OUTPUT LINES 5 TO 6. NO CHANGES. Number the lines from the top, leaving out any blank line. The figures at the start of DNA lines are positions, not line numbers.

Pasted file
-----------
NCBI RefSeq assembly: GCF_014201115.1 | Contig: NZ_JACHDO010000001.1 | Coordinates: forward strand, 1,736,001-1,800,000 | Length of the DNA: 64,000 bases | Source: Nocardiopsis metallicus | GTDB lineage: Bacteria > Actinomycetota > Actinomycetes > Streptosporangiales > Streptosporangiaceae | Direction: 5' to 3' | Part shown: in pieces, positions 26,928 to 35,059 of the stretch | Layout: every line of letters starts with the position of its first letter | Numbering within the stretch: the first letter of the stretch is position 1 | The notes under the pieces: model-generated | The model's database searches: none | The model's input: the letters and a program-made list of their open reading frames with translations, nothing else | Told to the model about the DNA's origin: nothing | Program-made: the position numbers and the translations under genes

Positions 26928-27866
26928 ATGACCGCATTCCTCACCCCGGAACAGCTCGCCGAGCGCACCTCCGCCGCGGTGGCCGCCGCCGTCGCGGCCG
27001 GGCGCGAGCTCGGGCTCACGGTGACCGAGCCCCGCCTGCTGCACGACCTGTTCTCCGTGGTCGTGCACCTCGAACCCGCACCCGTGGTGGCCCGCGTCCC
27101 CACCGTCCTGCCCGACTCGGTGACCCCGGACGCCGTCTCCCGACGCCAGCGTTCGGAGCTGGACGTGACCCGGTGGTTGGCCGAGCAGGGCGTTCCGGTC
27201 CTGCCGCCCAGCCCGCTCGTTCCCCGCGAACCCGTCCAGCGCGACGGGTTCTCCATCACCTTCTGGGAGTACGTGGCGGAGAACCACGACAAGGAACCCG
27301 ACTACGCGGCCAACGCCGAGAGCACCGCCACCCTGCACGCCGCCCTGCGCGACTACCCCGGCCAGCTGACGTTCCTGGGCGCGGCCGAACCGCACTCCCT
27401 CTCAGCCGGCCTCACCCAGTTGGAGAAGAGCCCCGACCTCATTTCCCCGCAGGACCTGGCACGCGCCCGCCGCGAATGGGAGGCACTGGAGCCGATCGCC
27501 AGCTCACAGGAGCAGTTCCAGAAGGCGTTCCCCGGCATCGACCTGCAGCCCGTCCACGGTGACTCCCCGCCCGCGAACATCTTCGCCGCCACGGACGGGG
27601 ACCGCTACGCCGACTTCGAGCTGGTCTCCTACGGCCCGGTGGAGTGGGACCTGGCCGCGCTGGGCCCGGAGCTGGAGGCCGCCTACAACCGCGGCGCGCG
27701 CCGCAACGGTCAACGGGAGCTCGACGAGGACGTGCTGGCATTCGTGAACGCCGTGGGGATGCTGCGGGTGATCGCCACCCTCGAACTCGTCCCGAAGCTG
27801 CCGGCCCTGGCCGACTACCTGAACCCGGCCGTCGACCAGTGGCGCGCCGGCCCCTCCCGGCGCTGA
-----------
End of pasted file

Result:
27101 CACCGTCCTGCCCGACTCGGTGACCCCGGACGCCGTCTCCCGACGCCAGCGTTCGGAGCTGGACGTGACCCGGTGGTTGGCCGAGCAGGGCGTTCCGGTC
27201 CTGCCGCCCAGCCCGCTCGTTCCCCGCGAACCCGTCCAGCGCGACGGGTTCTCCATCACCTTCTGGGAGTACGTGGCGGAGAACCACGACAAGGAACCCG